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Motorola Motosmart: hands on review and photos

The Motorola Motosmart was only announced this week, but we've already had it in our sweaty paws and given it the once over.

The Motosmart has all the features expected of a reasonable entry-level phone, with a 3.5in 480 x 320 capacitive touch-screen, a 3-megapixel camera and an 800MHz processor. You get 512MB of RAM and 512MB of internal storage, along with a microSD card slot for increasing storage space.

The Motosmart runs the older Android Gingerbread 2.3 operating system that has now been surpassed by last year’s Ice Cream Sandwich 4.0, and this year's Jelly Bean 4.1 OS. It's unlikely that the Motosmart will be upgradable to a newer version of Android and, as such, has been priced accordingly at £99 or on a £7 a month contract, with T-Mobile.

The phone is geared up to attract first time smartphone owners, who in the past have usually gone with non-Android handsets like the 2011 Motorola Wilder, which ran Qualcomm's own Brew OS. The fact that even entry-level phones are now running full-blown smartphone operating systems is encouraging for consumers on a budget.

The Motosmart boasts an easy set up feature for those who might be nervous about venturing down the smartphone route. For instance, there's a quick-setting button for easy access to the phone's settings, presented in a non-daunting way.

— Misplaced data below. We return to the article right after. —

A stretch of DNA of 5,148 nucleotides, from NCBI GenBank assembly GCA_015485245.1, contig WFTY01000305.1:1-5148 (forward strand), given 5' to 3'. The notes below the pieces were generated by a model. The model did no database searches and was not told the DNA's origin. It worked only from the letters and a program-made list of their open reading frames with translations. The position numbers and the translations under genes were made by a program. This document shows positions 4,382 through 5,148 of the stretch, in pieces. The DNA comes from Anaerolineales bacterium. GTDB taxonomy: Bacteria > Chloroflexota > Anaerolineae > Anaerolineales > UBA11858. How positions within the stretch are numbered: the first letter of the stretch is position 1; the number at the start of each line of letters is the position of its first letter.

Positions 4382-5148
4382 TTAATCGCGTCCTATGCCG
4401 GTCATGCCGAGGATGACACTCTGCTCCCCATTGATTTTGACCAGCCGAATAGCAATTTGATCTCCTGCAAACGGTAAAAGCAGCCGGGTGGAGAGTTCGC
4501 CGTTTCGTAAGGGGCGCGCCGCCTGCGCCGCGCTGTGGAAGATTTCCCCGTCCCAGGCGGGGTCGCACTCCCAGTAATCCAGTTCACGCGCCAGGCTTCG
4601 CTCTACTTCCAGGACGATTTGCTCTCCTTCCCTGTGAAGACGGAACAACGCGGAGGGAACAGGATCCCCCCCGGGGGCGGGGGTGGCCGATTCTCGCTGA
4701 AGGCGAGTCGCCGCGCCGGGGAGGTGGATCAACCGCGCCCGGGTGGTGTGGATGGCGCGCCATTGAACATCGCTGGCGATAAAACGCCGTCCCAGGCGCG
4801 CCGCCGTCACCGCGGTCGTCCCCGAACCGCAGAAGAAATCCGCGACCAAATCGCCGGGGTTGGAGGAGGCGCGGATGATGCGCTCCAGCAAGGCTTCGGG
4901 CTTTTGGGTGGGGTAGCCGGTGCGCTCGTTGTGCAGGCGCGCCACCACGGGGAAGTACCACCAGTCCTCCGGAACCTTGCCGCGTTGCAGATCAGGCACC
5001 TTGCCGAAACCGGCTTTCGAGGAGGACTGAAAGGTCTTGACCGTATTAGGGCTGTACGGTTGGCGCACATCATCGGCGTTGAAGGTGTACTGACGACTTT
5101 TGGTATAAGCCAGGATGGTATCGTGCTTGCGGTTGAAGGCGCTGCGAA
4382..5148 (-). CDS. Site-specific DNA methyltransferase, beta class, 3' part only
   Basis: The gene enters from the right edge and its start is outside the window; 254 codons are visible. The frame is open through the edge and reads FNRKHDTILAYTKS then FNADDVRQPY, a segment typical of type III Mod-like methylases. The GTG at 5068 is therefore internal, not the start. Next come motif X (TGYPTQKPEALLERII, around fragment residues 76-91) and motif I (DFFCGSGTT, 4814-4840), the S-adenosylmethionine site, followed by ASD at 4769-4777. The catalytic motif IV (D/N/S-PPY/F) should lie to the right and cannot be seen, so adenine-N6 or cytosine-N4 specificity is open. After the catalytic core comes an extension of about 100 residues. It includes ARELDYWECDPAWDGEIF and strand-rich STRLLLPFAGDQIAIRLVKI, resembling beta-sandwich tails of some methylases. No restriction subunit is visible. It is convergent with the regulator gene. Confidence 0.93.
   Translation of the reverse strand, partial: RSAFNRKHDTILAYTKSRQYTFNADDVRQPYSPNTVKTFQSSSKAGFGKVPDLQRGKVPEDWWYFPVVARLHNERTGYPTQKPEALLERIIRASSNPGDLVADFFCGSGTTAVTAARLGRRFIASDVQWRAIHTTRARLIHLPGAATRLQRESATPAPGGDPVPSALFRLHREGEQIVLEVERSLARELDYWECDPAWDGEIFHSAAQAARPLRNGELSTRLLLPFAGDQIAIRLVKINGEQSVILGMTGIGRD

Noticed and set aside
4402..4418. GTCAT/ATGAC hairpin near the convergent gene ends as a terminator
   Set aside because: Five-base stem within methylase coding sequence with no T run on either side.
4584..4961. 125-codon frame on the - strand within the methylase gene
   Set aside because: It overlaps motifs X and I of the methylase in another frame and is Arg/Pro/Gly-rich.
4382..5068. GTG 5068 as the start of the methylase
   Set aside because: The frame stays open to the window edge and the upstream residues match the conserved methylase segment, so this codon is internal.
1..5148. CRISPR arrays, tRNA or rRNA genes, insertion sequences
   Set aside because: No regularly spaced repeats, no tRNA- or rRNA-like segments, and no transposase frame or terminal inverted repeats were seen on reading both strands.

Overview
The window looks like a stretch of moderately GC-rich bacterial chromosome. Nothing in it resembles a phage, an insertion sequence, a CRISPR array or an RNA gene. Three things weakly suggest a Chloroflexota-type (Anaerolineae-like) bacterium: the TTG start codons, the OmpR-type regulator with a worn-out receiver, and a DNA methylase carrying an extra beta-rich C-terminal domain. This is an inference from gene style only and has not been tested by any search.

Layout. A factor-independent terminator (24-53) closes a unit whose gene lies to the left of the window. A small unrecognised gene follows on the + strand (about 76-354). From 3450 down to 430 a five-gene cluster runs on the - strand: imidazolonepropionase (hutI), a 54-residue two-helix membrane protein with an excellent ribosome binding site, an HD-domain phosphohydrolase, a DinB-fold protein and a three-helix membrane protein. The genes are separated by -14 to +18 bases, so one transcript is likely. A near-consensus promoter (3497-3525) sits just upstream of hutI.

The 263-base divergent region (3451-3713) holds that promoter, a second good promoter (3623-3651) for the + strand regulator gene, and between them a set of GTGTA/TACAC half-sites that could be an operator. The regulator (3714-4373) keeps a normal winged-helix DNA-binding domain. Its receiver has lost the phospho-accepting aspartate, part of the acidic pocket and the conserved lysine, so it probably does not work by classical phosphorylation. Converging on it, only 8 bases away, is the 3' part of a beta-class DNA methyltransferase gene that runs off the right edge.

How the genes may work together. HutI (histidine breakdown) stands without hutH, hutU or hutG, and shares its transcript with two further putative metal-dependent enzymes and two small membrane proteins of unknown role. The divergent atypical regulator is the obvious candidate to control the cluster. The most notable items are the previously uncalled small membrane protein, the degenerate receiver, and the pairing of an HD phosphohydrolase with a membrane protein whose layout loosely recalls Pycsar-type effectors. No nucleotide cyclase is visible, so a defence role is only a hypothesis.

The MotoSwitch user interface uses a social and activity graph to learn the people you contact the most, apps you use the most and the music you often listen to. It then automatically groups them on to the home screen, for easy access. This is a useful feature and one I can see helping those first time smartphone owners.

The Motosmart feels like a solid piece of kit, with its metal chassis inspiring confidence. It performed well during our hands on tests and it will be interesting to see how it competes with the Sony Mobile Xperia tipo, which will hit the street around the same time, and sports a similar price and feature set.

The first five photos below highlight the form factor of the handset, with its different angles. This is followed by five images showing the home screens, with the activity graph bringing in all the most used apps and arranging them. The next pictures highlight all the preinstalled apps, followed by the settings menu and the about my phone screen, showing the build number and Android version.


Rob Kerr is a journalist with more than 14 years experience of news, reviews and feature writing on titles such as Wired, PC Magazine, The Register, The Inquirer, Pocket-Lint, Mobile Industry Review, Know Your Mobile and The Gadget Show. The mobile phone world is his real passion and forte, having owned a handset as far back as 1994 where he has seen them grow from just a business tool to a necessity in everyone’s everyday life.